Listen to the mocking bird

Yesterday afternoon was unseasonably warm for late winter. I celebrated by playing guitar on my front porch. I was working out a walking bass arrangement of the 1935 Rodgers and Hart standard Blue Moon, the version that goes:

'Blue moon, you saw me standin' alone
Without a dream in my heart
Without a love of my own
Blue moon, you knew just what I was there for
You heard me sayin' a prayer for
Someone I really could care for...'

A blue-tinged sparrow, attracted (or possibly annoyed) by my playing, landed on a branch of the crab apple tree sheltering the porch and proceeded to tweet. Unfortunately, the bird was tweeting in the key of A flat, whereas I was playing in the key of C. The discordance was distracting to me. The bird didn't like it either and flew off to a tree beyond the swimming pool.

I resumed my Blue Mooning. But soon the bird returned and made a racket in A flat once again. I held my ground and insisted on the key of C. You can't let a bird push you around. Otherwise, the neighborhood squirrels and rabbits start getting ideas.

Sunday, February 27, 2011

Firing up the blog again

It has become apparent to me that I can't maintain a consistent flow of writing blog entries without the discipline of meeting a deadline.

Part of my problem is having to deal with the stress of perpetually having to foil my employer's stratagems aimed at forcing me into retirement. I don't have Michel de Montaigne's freedom from care, as described in the inscription above the bookshelves in his working chamber:

'In the year of Christ 1571, at the age of thirty-eight, on the last day of February, his birthday, Michael de Montaigne, long weary of the servitude of the court and of public employments, while still entire, retired to the bosom of the learned virgins, where in calm and freedom from all cares he will spend what little remains of his life, now more than half run out. If the fates permit, he will complete this abode, this sweet ancestral retreat; and he has consecrated it to his freedom, tranquility, and leisure.’

Alas, no bosom of learned virgins for me! But I suppose that most of my problem in reliably producing blog entries is inherent laziness. As a writer, I am more like a sump pump than an artesian well.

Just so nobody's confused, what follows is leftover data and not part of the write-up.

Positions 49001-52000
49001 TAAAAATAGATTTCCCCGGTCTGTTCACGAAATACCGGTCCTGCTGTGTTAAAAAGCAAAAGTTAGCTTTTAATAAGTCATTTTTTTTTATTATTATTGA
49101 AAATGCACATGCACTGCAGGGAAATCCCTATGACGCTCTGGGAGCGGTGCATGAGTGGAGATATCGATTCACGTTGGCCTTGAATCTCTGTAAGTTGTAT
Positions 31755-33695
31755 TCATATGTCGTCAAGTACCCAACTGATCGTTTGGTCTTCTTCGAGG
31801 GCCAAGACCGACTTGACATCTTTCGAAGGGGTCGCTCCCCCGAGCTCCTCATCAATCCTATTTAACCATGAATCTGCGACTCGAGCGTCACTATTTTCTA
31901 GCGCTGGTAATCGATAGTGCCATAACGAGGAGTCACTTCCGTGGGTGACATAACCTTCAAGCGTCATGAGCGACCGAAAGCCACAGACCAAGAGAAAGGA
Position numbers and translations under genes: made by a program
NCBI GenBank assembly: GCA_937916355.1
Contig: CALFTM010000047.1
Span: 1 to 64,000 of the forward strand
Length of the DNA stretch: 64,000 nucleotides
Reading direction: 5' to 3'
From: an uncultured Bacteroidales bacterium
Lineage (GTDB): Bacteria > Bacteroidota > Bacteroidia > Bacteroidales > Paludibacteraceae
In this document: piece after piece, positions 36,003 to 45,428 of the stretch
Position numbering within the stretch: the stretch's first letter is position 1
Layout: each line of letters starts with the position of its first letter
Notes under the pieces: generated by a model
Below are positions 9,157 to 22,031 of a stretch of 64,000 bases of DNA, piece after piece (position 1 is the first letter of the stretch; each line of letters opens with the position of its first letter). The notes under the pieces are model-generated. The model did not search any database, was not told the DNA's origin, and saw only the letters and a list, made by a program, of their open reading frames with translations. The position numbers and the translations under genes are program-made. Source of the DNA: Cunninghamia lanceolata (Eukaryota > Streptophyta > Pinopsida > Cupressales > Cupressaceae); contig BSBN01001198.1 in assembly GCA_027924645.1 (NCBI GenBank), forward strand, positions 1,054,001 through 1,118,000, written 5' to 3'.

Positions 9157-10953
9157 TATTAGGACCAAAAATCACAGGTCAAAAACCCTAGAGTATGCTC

Therefore, I am purposing to average one blog entry per week for 2011 (and also make up for the delinquent weeks in January and February). And if I can't come up with original kernels of insight and delight, I'll fall back on my usual chaff: excerpts from interesting books and articles, my casual observations, and photographs of my environs.

To kick things off, here is a pleasant anecdote from ten years ago, provided by a man who identified himself as Trader Mike on the Motley Fool trading bulletin board:

Some years ago, when the Raiders were playing in Oakland (where they belong, in my opinion), Ken Stabler was their quarterback. Some of us are old enough to remember that. Apparently, as good a quarterback as the Stabler was, the press did not consider him to be a tower of intelligence. Anyway, before one game, some member of the press was in the locker room and quoted the following Jack London verse to Stabler:

"I would rather be ashes than dust.
I would rather that my spark should burn out in a brilliant blaze than it should be stifled by dry-rot.
I would rather be a superb meteor, every atom of me in magnificent glow, than a sleepy and permanent planet.
The function of man is to live, not to exist.
I shall not waste my days trying to prolong them.
I shall use my time."

When he finished, the now-smug reporter asked Stabler what he thought the verse meant. Stabler didn't even look up from lacing his shoes, but simply replied, "Throw deep".